All Comparisons – Caponord Travel Pack, Multistrada Granturismo and Tiger Sport: la grande arsouille – First kilometers, first discoveries

Caponord Travel Pack, Multistrada Granturismo and Tiger Sport: the great arsouille

All Comparisons - Caponord Travel Pack, Multistrada Granturismo and Tiger Sport: la grande arsouille - First kilometers, first discoveries

The sports maxitrails segment is in turmoil: Aprilia launches a new Caponord 1200, Ducati updates its Multistrada 1200 and Triumph overhauls its Tiger 1050. To compare these three new products for 2013, MNC goes on a mop … in arsouille mode !

First kilometers, first discoveries

With its saddle 830mm from the ground, the Tiger is the easiest to ride. Aprilia does not come far behind, as its additional 10mm of height sags smoothly under the weight of the driver. Quite the opposite of the saddle of the Multistrada, yet qualified as "comfort" by its manufacturer…

As hard as that of a Panigale – ouch! -, the driver’s seat of the Ducati culminates at 850 mm. However, the high passenger seat and the very large suitcases make it even harder to get on board. Fortunately, the view once at the top is most beautiful !

The Multi has a superb digital panel on which can be found all the information needed – and more – for globetrotters. Its magnesium support is also beautiful and will make the owners of the other two motorcycles jealous, less well finished on this point..

In general, the finish seems more neat on the Ducati: no cables running along the lower engine as on the Aprilia, nor a little coarse welds as on the Triumph. We can examine it from all angles, the Multistrada does not suffer from any lack of taste or assembly. Only exposure to projections from the front cylinder head of the Testastretta can surprise, even worry..

The electronics and their settings are easier to integrate on the Bologna beauty than on Noale’s. Indeed, the Aprilia suffers from a somewhat less intuitive navigation, due in particular to its double controls on the left and right of the handlebars (only on the left on the Ducati).

Naturally, the Triumph shines here for its ease of use: "Hello the throttle and the brake lever", the presentations have the merit of being ultra fast with the English! The suspension settings can be fine-tuned in the workshop. For this comparative test, MNC kept the original ones.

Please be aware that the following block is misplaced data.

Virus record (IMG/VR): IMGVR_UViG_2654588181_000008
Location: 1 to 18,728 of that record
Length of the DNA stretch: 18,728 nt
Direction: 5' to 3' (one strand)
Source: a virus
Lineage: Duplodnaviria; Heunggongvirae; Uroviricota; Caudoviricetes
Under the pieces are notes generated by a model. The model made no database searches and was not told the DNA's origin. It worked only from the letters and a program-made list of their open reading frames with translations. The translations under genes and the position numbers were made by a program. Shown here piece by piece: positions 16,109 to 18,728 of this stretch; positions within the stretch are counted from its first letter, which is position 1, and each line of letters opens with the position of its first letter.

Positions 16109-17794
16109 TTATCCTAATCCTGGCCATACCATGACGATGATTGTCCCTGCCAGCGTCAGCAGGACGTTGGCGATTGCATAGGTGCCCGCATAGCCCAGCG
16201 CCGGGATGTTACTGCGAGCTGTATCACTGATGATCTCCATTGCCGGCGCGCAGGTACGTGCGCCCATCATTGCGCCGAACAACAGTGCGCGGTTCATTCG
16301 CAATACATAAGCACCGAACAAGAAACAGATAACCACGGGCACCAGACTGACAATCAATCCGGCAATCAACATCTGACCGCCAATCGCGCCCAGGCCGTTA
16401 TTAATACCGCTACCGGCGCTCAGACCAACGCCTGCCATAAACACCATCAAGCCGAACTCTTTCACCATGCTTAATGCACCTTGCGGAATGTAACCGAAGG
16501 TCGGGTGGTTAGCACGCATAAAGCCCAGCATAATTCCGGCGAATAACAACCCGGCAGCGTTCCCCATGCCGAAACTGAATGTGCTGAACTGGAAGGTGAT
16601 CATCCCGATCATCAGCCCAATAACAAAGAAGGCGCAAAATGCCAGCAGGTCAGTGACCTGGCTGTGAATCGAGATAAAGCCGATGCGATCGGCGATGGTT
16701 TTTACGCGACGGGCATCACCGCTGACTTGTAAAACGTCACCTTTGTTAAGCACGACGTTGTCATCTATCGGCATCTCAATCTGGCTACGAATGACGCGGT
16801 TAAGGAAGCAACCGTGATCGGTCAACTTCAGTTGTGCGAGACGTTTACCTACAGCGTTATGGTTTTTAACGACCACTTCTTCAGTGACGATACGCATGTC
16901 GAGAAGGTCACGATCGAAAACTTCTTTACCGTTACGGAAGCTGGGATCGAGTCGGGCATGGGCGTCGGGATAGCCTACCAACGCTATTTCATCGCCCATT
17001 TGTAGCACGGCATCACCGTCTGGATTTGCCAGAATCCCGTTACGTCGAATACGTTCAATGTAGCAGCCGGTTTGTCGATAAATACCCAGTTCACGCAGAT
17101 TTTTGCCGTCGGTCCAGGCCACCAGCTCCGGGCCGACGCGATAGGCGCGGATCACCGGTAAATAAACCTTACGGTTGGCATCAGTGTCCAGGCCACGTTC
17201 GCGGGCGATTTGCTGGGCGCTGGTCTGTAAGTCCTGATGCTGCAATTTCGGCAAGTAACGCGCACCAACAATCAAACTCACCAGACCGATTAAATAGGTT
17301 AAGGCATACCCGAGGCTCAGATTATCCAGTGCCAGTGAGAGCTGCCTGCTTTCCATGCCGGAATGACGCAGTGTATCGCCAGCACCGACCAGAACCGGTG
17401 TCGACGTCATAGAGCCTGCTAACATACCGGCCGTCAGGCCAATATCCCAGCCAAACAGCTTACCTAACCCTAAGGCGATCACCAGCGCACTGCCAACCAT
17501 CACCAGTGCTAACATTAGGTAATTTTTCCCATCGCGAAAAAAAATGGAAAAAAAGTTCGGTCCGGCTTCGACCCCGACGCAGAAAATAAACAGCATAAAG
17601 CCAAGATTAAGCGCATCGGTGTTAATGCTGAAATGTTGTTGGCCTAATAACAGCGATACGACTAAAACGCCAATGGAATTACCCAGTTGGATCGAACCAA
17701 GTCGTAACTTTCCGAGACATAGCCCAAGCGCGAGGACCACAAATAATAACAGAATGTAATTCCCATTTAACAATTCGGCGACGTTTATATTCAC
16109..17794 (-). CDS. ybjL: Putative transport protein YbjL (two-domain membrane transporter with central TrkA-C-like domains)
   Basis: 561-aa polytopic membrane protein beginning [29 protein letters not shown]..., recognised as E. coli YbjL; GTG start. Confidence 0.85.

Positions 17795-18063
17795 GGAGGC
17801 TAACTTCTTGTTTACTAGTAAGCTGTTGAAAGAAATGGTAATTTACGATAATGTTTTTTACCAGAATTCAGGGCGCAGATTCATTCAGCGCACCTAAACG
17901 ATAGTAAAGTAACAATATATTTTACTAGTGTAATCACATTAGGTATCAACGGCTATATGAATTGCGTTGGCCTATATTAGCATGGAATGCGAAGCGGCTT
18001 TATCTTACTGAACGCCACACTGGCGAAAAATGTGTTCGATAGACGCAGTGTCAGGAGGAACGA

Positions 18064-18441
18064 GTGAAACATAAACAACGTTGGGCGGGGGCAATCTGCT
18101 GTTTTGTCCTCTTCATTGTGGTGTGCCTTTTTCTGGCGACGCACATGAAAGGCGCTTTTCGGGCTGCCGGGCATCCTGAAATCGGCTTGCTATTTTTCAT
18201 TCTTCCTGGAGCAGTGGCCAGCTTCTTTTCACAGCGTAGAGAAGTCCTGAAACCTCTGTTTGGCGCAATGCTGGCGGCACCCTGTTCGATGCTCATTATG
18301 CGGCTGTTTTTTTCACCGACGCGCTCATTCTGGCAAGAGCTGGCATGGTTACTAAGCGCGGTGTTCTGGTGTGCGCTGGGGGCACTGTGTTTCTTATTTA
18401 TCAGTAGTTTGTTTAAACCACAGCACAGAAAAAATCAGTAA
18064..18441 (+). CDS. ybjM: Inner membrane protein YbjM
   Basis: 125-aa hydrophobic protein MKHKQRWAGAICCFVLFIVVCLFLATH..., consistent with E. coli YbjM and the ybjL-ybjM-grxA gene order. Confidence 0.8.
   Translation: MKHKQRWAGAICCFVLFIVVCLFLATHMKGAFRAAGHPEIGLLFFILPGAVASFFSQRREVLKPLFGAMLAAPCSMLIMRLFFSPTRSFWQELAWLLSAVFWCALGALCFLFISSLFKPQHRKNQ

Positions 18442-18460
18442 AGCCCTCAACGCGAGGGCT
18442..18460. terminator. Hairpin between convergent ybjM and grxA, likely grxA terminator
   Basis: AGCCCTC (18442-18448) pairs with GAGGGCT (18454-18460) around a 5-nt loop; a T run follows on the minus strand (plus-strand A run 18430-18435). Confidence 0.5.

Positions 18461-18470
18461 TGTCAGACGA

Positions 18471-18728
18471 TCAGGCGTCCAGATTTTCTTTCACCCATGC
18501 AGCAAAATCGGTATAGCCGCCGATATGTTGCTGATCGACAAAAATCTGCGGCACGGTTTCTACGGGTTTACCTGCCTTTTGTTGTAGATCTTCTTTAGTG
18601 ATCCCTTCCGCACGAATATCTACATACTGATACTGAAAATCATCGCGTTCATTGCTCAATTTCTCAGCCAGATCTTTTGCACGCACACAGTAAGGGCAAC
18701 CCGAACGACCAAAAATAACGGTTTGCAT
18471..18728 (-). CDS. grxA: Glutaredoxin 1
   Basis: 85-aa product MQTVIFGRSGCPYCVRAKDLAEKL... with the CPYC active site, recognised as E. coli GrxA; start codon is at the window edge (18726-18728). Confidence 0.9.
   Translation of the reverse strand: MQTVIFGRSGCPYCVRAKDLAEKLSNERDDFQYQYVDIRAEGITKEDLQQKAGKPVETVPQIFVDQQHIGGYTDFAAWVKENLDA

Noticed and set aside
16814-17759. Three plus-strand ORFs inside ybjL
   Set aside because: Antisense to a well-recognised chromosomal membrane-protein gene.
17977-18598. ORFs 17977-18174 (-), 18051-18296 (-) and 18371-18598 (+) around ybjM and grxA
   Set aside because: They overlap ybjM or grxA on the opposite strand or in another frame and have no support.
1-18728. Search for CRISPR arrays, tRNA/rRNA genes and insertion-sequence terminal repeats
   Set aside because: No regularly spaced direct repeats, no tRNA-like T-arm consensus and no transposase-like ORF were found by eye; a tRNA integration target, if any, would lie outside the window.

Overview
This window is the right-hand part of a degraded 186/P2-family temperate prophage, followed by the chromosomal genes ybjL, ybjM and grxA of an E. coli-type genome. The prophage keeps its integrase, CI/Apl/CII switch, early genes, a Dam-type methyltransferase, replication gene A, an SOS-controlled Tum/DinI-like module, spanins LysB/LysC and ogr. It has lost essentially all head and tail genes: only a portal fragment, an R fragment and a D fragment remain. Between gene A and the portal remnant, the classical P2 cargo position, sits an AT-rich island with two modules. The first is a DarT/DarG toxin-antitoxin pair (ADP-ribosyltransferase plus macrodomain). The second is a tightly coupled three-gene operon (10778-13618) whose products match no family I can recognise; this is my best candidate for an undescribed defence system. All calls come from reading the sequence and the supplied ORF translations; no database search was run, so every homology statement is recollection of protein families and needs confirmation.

Simple like Triumph

On the instrumentation side, the Tiger is the only one to feature an analog tachometer. Its digital screen is smaller than the other two, so the time, for example, is not easy to read. Some bikers will regret the absence of a gear indicator, but all will welcome the presence of an on-board computer estimating in particular the average consumption and the remaining autonomy, as on the two Italian competitors..

The Tiger Sport is also distinguished from its smaller comrades by its driving position: the knees are more apart by the Triple and a little more bent, while the arms are lower and a hint tighter. We finally have less the impression of being on a trail than on a roadster.

In contrast, the Aprilia smells of maxitrail: its handlebars are very wide, high but suitably set back, while its footrests are placed low and forward. In addition, its tank is even thinner than that of the Ducati, although it reaches the capacity of 24 liters of gasoline (20 for its two competitors).

Another advantage of the Caponord 1200 appears even before starting the engine: it is extremely easy to jack up on the control unit. The lug, mechanism and grip of the motorcycle have been carefully designed to make it easier for the rider.

This is less the case on the Multistrada 1200 which requires more attention and commitment from the average riders – the little ones are likely to bow! -, especially when the heavy and off-center luggage is installed and loaded. On the Tiger 1050, it was quickly resolved: no control unit in its original version !

The handling of the Ducati is slowed down by the starting system without mechanical key. Confusing at first glance, the new "routine" is fortunately not rocket science: housing in pocket, it suffices to momentarily lower the red switch then raise it to activate the black starter.

Ditto for the steering lock, which is done electrically on the Ducati: it suffices to simultaneously keep the handlebars turned and the switch lowered. And "when you get back on the bike, the steering is automatically unlocked during Key-On", reassures Ducati.

Last tip to know before venturing into traffic jams in the capital: the warnings indicated on the left stalk of the Ducati do not have a specific button and are activated by keeping the turn signal control on the left for a few moments.

ADaDa on Aprilia

Although they are not signaled on the Aprilia, the hazard warning lights can be activated by pressing the turn signal button for three seconds. On the Triumph finally, no need to look for any manipulation of the indicators: the button is on the dashboard … which is not very practical !